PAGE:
Maribavir safety and efficacy for cytomegalovirus infections among transplant recipients

1. This phase 2, parallel-group randomized control trial compared the safety and efficacy profile of maribavir versus valgancicvlovir among patients who received solid organ transplants, finding that both medications had comparable efficacy profiles in preventing CMV infection within 6 weeks of starting therapy.

2. Patients randomized to receive maribavir had a higher incidence of adverse events, with the most common adverse event noted to be dysgeusia and gastrointestinal-related symptoms.

Evidence Rating Level: 1 (Excellent)  

Study Rundown: Cytomegalovirus (CMV) infection is a potential concern among patients who have undergone solid organ transplantation. Current medications that are approved to prevent or treat CMV infection have toxic side effects such as myelosuppression, nephrotoxicity and electrolyte imbalances. Maribavir, a selective benzimidazole riboside, is a new medication that is being studied as a potential treatment for CMV infection prophylaxis. Maribavir prevents the exit of viral capsids from the cell nucleus by inhibiting CMV protein kinase UL97. In this phase 2 analysis, researchers compared the safety and efficacy profile of maribavir as compared to valganciclovir among patients who had received hematopoetic-cell or solid organ transplantation. Overall, researchers found that both regimens had similar efficacies in treating and preventing CMV infection. Patients randomized to receive maribavir had a higher incidence of gastrointestinal-related adverse events including dysgeusia. Patients randomized to receive valganciclovir had a higher incidence of neutropenia during the study period. Overall this study indicates that more research is warranted to evaluate maribavir and its treatment efficacy for this patient population.

Click to read the study in NEJM

Relevant Reading: Maribavir prophylaxis for prevention of cytomegalovirus disease in recipients of allogeneic stem-cell transplants: a phase 3, double-blind, placebo-controlled, randomised trial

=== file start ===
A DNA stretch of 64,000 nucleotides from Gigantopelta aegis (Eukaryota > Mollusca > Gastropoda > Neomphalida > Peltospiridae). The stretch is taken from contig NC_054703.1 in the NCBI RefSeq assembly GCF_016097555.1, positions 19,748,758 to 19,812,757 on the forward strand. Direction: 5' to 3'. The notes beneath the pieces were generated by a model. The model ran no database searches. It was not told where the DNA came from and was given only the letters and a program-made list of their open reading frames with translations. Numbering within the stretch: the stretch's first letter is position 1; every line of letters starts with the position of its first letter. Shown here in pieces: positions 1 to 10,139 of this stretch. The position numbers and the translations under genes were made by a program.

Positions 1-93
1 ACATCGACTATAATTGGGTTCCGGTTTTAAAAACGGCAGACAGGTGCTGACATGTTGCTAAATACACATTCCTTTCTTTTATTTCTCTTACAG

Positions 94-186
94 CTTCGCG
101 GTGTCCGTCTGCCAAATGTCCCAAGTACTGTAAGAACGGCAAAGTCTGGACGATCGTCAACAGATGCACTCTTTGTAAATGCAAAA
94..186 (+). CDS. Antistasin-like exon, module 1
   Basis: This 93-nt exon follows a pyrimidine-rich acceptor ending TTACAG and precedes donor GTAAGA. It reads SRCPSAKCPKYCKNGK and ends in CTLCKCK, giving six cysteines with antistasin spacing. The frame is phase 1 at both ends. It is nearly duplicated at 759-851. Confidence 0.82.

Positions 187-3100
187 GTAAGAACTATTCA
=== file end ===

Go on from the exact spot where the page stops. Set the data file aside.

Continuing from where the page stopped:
In-depth [randomized clinical trial]:  This trial was a phase 2, parallel-group randomized control trial conducted across 38 sites in six European countries between 2012 and 2014. Eligible patients who had screening CMV DNA levels between 1,000 to 100,000 copes per mm in their blood or plasma were randomized in a 1:1:1:1 ratio to receive either oral maribavir (dosed at 400mg, 800mg or 1200mg twice daily) or valganciclovir at a dose of 900mg twice daily for 3 weeks, followed by 900mg once daily. All treatment was given for up to 12 weeks. The primary safety endpoint of this study was the occurrence of adverse events among patients taking maribavir versus valganciclovir. The primary efficacy endpoint was the percentage of patients who had a response to treatment defined as undetectable CMV DNA in plasma within 3 or 6 weeks of treatment. There were 161 patients who underwent randomization, and 159 patients who received treatment and were included in the intention-to treat analysis (400mg maribavir n=40; 800mg maribavir n=40, 1200mg maribavir n=39; valganciclovir n=40). There were 72 of 117 patients randomized to receive maribavir who had a response to treatment within 3 weeks (62%; 95% CI: 52 to 70) compared to 22 of 39 patients in the valganciclovir group (56%, 95% CI: 40 to 72; RR 1.12; 95% CI: 0.84 to 1.49). At 6 weeks the response rate in the maribavir group increased to 79% (95% CI 70 to 86), and to 67% in the valganciclovir group (95% CI: 50 to 80; RR 1.20, 95% CI: 0.95 to 1.51). There was a higher incidence of adverse events reported among patients in the maribavir group (52/119=42%) compared to the valganciclovir group (13/40=32%). The most common adverse event reported in the maribavir group was dysgeusia. Gastrointestinal symptoms such as nausea, vomiting and diarrhea were also more common among the maribavir group. Neutropenia was notably less common in the maribavir group as compared to the valganciclovir group.

Image: PD

©2019 2 Minute Medicine, Inc. All rights reserved. No works may be reproduced without expressed written consent from 2 Minute Medicine, Inc. Inquire about licensing here. No article should be construed as medical advice and is not intended as such by the authors or by 2 Minute Medicine, Inc